Food moments of 2014

The end of a year is always a good time for a round-up, so here are some of my most memorable encounters and enjoyable moments of eating, cooking and discovering the best ingredients of 2014…

IMG_2970

Sea urchins in Oulidia, Morocco – the cold temperature of the sea greatly improves the flavour

Continue reading

Pheasant braised with cider, apples and crème fraîche

As male game birds go, the pheasant has to be one of the most striking. Larger and more colourful than a partridge, with a spike of tail feathers that gives it a wonderful silhouette in flight. Up close, the male bird is a beautiful mixture of chestnut brown, oily dark green, black and red feathers with a precise white ring around its neck.

DSC_0071

A hen and cock pheasant – luckily they are usually sold ready plucked!

Pheasant is a notoriously tricky bird to cook, with a great tendency to become dried out and tough. But as they are in abundance at this time of year and readily available in butchers and most supermarkets, it’s a pleasure to eat these birds while they are in season (October to the end of January). Experimenting with various methods of dealing with these problematic birds, I discovered two things: the breast and leg joints are nearly always best cooked separately and brining beforehand greatly improves both the flavour and texture of both.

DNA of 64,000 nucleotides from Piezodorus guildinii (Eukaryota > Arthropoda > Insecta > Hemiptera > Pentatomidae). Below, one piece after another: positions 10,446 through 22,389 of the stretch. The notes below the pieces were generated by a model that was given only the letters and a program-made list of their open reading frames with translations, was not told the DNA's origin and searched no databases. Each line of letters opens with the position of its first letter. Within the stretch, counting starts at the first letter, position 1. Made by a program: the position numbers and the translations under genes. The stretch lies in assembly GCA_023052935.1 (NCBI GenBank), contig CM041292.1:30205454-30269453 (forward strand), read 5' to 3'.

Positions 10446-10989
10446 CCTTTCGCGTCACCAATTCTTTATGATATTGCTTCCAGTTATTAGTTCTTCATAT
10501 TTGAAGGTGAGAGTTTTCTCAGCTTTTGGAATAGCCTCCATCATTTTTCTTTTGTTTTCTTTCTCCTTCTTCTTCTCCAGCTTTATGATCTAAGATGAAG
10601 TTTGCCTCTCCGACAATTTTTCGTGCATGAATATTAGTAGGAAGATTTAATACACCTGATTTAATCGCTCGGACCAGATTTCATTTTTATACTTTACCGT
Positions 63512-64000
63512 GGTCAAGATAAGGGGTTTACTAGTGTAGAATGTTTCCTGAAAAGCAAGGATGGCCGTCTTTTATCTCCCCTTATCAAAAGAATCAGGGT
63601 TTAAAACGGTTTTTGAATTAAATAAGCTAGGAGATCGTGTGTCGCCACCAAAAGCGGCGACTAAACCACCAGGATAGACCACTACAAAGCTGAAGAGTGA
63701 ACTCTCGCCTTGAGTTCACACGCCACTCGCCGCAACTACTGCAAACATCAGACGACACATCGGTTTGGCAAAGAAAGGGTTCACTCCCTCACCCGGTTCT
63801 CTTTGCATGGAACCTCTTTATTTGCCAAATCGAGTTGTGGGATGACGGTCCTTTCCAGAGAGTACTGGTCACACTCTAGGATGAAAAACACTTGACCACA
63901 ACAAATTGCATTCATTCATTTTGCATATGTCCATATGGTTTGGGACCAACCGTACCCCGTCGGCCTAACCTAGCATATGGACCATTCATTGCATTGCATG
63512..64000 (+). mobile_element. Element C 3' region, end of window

Continue reading

White truffles – star of the season

There’s been a bumper harvest of truffles this year. Italy’s unusually wet summer and warm autumn created the perfect conditions to send usually high prices tumbling. But they’re still not cheap even at £18 for 10grams, so what is it about these knobbly fungi that make us willing to pay such a high price?

IMG_4130

The biggest truffle I’ve seen – this weighed about 300g

As the famous gastronome Brillat Savarin put it, white truffles are the “diamonds of the kitchen”. The exotic and mysterious fruiting bodies of a subterranean fungus, found in just a handful of places in Europe (although the best come from the Langhe area of Piedmont in Northern Italy) lie hidden in the soil, living symbiotically amongst the roots of oak, beech, poplar and hazel trees.

Continue reading